By Richard Peterson
The Devils Lake Outlet has been on the front pages of the daily newspapers the past week. The Farmers Press is no different. We’ve had outlet stories in the last few issues as well.
I don’t think there’ll be much new news about the outlet in the coming weeks. I’m sticking my neck out, but I think the filter at the bottom of Round Lake will prove to be operating just fine and that it is impossible for minnows to pass through the filter, through the pumps, into the standpipe tank, through the pipe and through the rock and gravel filter at the top of the hill south of Round Lake. I think the minnows were "planted" by opponents of the outlet.
I also think that the Round Lake filter will be put back in place.
If, by some miracle, minnows were getting through it, the filter will be strengthened with additional layers of wire mesh.
It won’t make any difference, because the outlet is probably not going to operate again this year because of high sulfate levels in the Sheyenne River. If we get significant and timely rains, this could change and the outlet might begin operating again. But I certainly wouldn’t bet on it.
To borrow Shakespeare’s phrase, "It’s much ado about nothing."
It’s too busy this time of year. I haven’t got time to write a column, so I’ll just steal something I wrote in 1979.
"You lazy bum," my wife said last week after reading the paper. "You didn’t write a column again this week."
"Right on," I replied. "Couldn’t think of anything to write about."
Fixing a gaze of utter disgust on me, she replied, "Well, why don’t you write about your hobby?"
"What hobby?" I challenged. "I don’t even have a hobby!"
"Oh, yes you do," she countered as she poked me in my steadily expanding stomach, "It’s called gluttony."
Well, I don’t call it gluttony. I prefer to call it gourmandizing and tasting the grape.
True, my belly seems to be growing by leaps and pounds, but I can always lose weight this winter. It’s tough to keep weight down in the summer and it’s even tougher in the winter, but I don’t have time to worry about it now.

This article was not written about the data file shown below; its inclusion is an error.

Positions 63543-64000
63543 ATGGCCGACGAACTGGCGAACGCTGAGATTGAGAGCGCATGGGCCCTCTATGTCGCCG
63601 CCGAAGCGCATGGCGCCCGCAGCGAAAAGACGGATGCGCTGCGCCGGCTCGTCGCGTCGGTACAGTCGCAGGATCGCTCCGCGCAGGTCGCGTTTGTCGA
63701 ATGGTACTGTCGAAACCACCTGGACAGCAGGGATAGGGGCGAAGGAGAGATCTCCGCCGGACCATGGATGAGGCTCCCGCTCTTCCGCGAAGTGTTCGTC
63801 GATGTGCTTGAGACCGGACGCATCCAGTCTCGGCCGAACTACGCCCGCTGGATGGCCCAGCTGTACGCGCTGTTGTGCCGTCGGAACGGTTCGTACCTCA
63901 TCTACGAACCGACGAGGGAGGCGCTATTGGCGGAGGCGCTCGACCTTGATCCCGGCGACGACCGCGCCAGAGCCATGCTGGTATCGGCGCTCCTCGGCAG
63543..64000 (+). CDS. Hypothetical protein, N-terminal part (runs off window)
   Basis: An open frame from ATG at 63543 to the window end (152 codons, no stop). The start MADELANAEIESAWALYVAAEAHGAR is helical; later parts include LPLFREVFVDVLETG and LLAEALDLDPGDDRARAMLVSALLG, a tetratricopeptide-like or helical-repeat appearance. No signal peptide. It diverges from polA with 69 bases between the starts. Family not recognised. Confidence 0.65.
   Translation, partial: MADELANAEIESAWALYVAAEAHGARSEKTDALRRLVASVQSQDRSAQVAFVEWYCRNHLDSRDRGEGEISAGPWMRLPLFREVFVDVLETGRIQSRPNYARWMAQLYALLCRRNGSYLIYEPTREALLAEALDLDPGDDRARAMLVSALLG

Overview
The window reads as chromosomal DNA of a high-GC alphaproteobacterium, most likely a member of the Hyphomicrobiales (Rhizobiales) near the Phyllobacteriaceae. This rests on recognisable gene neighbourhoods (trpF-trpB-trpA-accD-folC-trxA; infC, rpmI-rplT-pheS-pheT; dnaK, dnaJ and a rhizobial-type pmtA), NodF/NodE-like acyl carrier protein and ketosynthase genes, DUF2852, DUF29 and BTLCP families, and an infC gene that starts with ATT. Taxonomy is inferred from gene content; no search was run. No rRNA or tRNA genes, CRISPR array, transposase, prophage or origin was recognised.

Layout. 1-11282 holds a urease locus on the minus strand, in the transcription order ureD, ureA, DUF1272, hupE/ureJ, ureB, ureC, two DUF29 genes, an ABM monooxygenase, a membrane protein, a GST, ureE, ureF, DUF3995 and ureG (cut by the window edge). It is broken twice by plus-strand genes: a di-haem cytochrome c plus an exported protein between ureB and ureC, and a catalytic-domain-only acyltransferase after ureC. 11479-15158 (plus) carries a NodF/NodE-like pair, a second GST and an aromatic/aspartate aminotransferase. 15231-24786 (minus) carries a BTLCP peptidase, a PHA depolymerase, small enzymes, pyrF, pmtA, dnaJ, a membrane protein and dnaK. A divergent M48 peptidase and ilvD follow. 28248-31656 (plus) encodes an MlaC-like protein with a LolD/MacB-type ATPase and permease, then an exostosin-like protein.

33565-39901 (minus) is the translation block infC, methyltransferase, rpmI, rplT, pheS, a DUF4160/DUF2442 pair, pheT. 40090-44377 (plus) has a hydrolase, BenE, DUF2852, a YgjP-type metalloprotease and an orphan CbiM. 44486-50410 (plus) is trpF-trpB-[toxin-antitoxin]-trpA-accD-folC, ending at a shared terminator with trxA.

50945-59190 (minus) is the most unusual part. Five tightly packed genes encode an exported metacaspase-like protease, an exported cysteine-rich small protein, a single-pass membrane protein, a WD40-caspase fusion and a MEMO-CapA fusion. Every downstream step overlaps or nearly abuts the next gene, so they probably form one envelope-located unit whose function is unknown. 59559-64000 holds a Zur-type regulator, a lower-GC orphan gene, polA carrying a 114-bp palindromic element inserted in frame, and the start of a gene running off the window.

Gluttony, indeed. I’ll admit that food and drink is on my mind most of the time, but not always. When I’m constipated, for instance. And yes, aside from my newspaper reading, the only thing I look at is cookbooks. Incidentally, I have all 27 of the Time Life Foods of the World books. I’ve read them many times.
There’s nothing I like better than to be able to putter around in the kitchen trying out a new recipe while sampling a delicate vintage like Budweiser, for instance.
Saturday night I made homemade sausage. Two recipes of it. Both were flops. But I had four hours of fun trying. And it was edible, after all. At least for me. Everyone else preferred Wheaties.
Sunday I made chili. A great big kettle of it. We ran out of Wheaties, so everyone else had Cheerios.
It’s true that cooking is the only hobby I have. It started many years ago.
My parents, brother and I moved to Minnewaukan from Fessenden in 1951.
Money was scarce (even more so than now) and we moved in, lock, stock and barrel with Grandma Bertha Peterson and her son, Charlie, until spring when roads would allow us to live on the farm.
Grandma, who came to the US from Iceland, had known a hard-scrabble existence. She was frugal to the point of excess. She even saved empty sardine cans under her bed, "just in case there might be a use for them someday." But her frugality was not misplaced. She had always been poor and because of that had never let anything go to waste.
One day Grandma and my mother were gone and after school I decided to let my rising ambitions as a cook come to fruit.
Although only in the fourth grade, I felt confident, even as I do today, that everyone would appreciate my efforts, if not my handiwork.
Leafing through a cookbook, I. came across a recipe for cream puffs.
Lord knows why I chose cream puffs, because I had never seen one in my life, but sure enough, I set out to make a batch.
I can’t remember the recipe, but I do remember that it took quite a few eggs and other items. After half an hour of fiddling around, I came up with a gooey, yellow mass in the bottom of a bowl.
When Grandma and Mom came home they saw this awful stuff sitting in the kitchen. I had given up before even trying to bake the mess, thank goodness. Both of them were laughing about the matter and lamenting the loss of all those ingredients. I didn’t get a spanking.
But Grandma became my first guinea pig. She ate the "cream puff special" for breakfast, not one, not two, but three days in a row.
Nothing went to waste in her house. I wish she was still around.
Today I’m the only one who’ll eat my mistakes.